Like TomCat whose excellent review is linked to below, I was perplexed by the question of how the murderer managed to get away each time. I certainly got nowhere near the solution myself!

This book was the fourteenth to feature Wynne’s sleuth, Dr. Hailey. While we spend quite a lot of time in his company, I did not feel that I knew much about him other than he was old, a little weak physically and that he has a fairly quiet demeanor, at least in comparison with the character more formally investigating the murders. Given that the character had been well established by this point, it may be that Wynne presumed readers already were familiar with him though it may reflect that he is more interested in the situation he creates than his characters.

The best comparison I could think of would be Rhodes’ Dr. Priestley in some of his earlier cases, though Hailey is a little more active and empathic towards the people involved in the case. He asks an occasional question, ventures some possible interpretations of evidence, but rarely dominates the proceedings except in the final couple of chapters and a thrilling sequence in which he finds himself trapped in the dark.

While Wynne’s plot is intriguing in a mechanical sense, unfortunately the psychological and character elements are simply not anyway near as satisfying.

A huge part of the story hinges on Chalfont’s mental state particularly in relation to his marriage to his young wife and questions he may have had about his child’s paternity. Certainly those questions hang over much of the story and Wynne tries to deal with them in a much more frank and psychological way than I might expect of a book published in 1932.

The problem is that some of that supposed analysis just makes no sense at all. One idea that particularly baffled me is that Chalfont may have disinherited his wife and willed his fortunes to the man he believed cuckolded him because he believed that man would be more likely to have his child’s best interests at heart. No amount of earnest discussions among learned authority figures could possibly convince me that makes sense yet it is returned to on several occasions.

Generally speaking the characterizations struck me as flat with few characters making much of an impression on me. Indeed there were a couple I struggled to distinguish, often having to flick back a few pages to remind myself of who they were. Pretty impressive given how small this cast of characters is.

The other issue that the novel has is one of pacing, particularly in the section of the novel between the third murder and Hailey accusing the murderer. On the one hand there is something to be said for the thorough way in which Wynne works through each possible explanation to discount it but I couldn’t help but think some could have been presented in a much more compact or at least more entertaining way.

Things thankfully liven up in the final couple of chapters as Dr. Hailey presents his case. I would argue that there are still aspects of these chapters that are needlessly drawn out – his efforts to answer and provide proof on several supporting questions – but there is a sense of movement and the key question is so baffling that I was desperate to know how it was worked.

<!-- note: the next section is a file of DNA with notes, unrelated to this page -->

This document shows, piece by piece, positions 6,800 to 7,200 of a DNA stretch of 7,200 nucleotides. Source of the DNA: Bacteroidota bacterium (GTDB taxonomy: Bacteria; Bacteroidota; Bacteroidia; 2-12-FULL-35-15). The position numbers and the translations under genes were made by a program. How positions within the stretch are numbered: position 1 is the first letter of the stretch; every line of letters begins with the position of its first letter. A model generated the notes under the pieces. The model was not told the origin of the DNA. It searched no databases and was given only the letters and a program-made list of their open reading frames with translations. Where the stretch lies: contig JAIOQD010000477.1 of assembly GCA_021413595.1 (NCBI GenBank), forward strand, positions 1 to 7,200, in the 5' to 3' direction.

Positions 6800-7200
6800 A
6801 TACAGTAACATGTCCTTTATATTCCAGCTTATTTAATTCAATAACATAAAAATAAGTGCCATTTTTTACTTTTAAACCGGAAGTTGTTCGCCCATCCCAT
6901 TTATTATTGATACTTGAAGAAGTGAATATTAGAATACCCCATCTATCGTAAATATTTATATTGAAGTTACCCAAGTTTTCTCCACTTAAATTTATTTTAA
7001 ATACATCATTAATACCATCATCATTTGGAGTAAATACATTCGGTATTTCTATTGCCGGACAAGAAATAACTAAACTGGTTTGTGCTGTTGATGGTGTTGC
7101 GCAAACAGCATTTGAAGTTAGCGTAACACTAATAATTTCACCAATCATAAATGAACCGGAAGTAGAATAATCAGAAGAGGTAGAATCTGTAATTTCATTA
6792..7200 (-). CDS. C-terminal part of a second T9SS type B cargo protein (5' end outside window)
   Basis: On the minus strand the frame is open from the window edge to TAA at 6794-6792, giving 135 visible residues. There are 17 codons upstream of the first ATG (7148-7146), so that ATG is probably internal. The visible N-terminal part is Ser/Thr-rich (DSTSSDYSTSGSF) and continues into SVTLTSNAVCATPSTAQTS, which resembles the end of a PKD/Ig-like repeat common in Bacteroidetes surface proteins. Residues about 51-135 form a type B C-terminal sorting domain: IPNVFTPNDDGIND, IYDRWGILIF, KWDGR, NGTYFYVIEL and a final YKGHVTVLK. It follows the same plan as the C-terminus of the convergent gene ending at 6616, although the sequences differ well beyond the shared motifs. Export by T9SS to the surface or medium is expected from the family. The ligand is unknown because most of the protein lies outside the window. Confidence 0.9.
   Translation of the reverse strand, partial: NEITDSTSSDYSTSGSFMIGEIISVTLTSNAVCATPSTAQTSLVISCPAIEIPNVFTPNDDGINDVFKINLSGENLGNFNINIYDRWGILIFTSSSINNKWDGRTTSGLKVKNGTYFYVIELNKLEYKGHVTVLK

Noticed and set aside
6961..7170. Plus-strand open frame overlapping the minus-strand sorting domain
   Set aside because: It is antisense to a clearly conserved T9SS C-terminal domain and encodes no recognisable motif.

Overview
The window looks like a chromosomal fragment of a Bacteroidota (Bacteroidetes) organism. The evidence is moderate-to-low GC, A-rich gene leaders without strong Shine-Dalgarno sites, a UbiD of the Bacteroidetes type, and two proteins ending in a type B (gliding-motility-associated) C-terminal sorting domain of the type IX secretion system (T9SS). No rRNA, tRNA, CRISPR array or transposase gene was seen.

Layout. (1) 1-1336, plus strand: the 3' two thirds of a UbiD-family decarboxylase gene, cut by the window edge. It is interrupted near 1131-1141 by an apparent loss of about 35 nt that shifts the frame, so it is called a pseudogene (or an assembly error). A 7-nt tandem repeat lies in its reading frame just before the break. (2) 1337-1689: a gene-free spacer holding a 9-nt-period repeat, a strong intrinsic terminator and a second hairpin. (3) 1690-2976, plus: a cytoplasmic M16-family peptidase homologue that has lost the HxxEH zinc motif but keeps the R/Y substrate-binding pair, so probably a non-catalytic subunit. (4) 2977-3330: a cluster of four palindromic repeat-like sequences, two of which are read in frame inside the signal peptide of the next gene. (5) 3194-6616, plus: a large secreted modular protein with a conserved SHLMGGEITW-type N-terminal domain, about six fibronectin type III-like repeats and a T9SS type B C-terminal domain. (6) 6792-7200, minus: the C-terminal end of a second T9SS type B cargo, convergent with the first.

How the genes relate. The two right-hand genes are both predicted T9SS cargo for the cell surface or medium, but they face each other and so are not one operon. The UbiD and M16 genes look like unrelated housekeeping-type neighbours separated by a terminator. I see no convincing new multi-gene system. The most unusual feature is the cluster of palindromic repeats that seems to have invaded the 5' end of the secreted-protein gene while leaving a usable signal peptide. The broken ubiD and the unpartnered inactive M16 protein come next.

Happily in this respect Wynne delivers, providing the reader with a clever method of killing that I think is pretty well clued although I can’t imagine beating Hailey to that solution. The reader may have to stretch their disbelief that the killer could pull off their trick several times over. Still, once Hailey begins to explain I could see all of the connections including a few Wynne never spells out clearly himself.

That is not to say however that every aspect of the ending satisfies. One of the biggest problems with the book is that the evidence for the killer’s identity is purely circumstantial. Basically the killer will give in at a point where they still had a pretty good chance to make a go of it. It isn’t a disastrous way to end the novel but it is an underwhelming one, particularly given ingenuity of the crime itself.

While I was disappointed by some aspects of the prose and character development, I was impressed by the solid plot construction and – in particular – the cunning impossible murders. This was my first encounter with Wynne and I am likely to have at least one more as I own a copy of Murder of a Lady which was released a few years ago as part of the British Library Crime Classics range. Just don’t expect me to rush to read it…

Second Opinions

TomCat @ Beneath the Stains of Time offers some praise for the impossibilities but notes that the overwrought writing and characterizations will be a barrier for many readers.

Death Out of Nowhere by Alexis Gensoul and Charles Grenier, translated by John Pugmire

Book Details

Originally Published as La Mort Vient De Nulle Part (French) in 1943
English translation published in 2020